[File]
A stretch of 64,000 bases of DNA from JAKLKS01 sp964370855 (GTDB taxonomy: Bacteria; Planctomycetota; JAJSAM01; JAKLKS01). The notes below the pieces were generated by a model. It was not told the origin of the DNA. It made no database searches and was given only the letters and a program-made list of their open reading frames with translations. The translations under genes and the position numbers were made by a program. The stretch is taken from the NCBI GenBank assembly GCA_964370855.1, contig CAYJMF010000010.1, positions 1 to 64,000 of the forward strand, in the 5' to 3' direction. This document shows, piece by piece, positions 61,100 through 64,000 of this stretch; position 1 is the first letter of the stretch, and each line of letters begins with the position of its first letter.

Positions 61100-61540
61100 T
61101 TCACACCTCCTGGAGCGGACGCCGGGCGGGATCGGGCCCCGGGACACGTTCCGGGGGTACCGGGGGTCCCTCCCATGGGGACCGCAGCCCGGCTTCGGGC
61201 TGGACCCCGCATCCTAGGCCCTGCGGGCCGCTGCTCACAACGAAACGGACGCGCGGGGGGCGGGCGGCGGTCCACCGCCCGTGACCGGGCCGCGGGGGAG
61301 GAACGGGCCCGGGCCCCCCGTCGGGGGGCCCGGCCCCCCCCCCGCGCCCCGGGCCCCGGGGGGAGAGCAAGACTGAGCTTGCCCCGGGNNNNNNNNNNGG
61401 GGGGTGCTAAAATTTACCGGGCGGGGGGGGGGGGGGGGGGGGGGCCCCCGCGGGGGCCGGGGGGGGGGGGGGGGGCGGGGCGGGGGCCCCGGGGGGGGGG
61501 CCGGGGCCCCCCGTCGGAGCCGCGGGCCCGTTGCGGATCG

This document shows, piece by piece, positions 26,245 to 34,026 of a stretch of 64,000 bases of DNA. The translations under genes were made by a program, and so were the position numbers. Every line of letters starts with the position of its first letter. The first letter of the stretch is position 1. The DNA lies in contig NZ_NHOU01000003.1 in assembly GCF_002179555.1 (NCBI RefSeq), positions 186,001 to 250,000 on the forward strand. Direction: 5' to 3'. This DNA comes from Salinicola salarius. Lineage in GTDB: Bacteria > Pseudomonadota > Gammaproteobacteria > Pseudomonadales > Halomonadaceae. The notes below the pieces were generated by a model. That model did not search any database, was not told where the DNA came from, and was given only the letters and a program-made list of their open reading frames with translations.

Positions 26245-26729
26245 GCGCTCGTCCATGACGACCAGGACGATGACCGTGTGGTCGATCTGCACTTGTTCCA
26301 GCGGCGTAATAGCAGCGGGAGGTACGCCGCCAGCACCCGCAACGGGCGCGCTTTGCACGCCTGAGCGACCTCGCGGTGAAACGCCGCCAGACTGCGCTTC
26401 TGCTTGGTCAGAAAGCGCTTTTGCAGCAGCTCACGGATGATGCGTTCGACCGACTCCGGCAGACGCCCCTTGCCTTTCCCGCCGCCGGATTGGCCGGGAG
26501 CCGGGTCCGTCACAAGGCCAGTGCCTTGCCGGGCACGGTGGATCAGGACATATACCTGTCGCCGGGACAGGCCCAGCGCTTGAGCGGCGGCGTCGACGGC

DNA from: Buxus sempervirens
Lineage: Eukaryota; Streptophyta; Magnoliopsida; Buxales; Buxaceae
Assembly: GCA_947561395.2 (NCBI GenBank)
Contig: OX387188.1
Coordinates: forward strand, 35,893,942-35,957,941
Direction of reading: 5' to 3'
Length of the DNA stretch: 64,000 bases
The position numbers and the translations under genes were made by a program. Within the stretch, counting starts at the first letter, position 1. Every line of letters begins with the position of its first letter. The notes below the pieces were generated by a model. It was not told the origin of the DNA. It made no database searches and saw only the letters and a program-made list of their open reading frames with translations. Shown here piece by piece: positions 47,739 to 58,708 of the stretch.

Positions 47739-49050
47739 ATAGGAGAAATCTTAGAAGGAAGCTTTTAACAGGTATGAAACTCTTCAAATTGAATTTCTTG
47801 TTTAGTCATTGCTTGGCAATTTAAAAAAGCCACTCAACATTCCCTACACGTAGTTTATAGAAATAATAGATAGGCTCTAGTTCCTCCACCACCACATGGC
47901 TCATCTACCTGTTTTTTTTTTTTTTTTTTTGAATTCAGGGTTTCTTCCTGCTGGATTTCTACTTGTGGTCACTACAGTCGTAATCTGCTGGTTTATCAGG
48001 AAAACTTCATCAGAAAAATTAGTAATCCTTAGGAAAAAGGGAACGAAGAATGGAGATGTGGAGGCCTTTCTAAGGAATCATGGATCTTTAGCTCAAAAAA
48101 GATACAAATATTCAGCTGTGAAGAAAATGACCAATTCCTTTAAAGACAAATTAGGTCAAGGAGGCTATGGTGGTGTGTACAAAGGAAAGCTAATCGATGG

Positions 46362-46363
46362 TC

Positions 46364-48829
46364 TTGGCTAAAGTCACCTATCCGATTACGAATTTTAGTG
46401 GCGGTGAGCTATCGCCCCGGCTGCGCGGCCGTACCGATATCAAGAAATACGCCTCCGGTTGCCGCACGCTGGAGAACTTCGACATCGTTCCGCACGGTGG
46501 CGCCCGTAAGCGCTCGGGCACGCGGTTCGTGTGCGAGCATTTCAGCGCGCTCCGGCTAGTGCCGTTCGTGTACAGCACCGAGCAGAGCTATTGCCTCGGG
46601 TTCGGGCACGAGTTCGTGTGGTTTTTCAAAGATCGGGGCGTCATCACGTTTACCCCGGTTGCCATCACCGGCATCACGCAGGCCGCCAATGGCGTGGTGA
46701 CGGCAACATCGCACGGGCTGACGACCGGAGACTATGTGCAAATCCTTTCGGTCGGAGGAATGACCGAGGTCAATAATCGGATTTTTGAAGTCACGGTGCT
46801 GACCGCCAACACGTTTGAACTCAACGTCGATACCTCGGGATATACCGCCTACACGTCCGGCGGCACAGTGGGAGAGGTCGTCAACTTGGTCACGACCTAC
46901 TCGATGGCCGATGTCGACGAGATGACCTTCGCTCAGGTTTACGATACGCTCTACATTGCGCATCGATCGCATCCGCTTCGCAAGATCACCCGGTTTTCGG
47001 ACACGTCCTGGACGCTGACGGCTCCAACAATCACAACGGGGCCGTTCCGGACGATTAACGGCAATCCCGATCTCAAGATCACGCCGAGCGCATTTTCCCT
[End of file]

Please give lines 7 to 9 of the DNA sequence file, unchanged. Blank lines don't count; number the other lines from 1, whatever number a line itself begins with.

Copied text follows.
61401 GGGGTGCTAAAATTTACCGGGCGGGGGGGGGGGGGGGGGGGGGGCCCCCGCGGGGGCCGGGGGGGGGGGGGGGGGCGGGGCGGGGGCCCCGGGGGGGGGG
61501 CCGGGGCCCCCCGTCGGAGCCGCGGGCCCGTTGCGGATCG

This document shows, piece by piece, positions 26,245 to 34,026 of a stretch of 64,000 bases of DNA. The translations under genes were made by a program, and so were the position numbers. Every line of letters starts with the position of its first letter. The first letter of the stretch is position 1. The DNA lies in contig NZ_NHOU01000003.1 in assembly GCF_002179555.1 (NCBI RefSeq), positions 186,001 to 250,000 on the forward strand. Direction: 5' to 3'. This DNA comes from Salinicola salarius. Lineage in GTDB: Bacteria > Pseudomonadota > Gammaproteobacteria > Pseudomonadales > Halomonadaceae. The notes below the pieces were generated by a model. That model did not search any database, was not told where the DNA came from, and was given only the letters and a program-made list of their open reading frames with translations.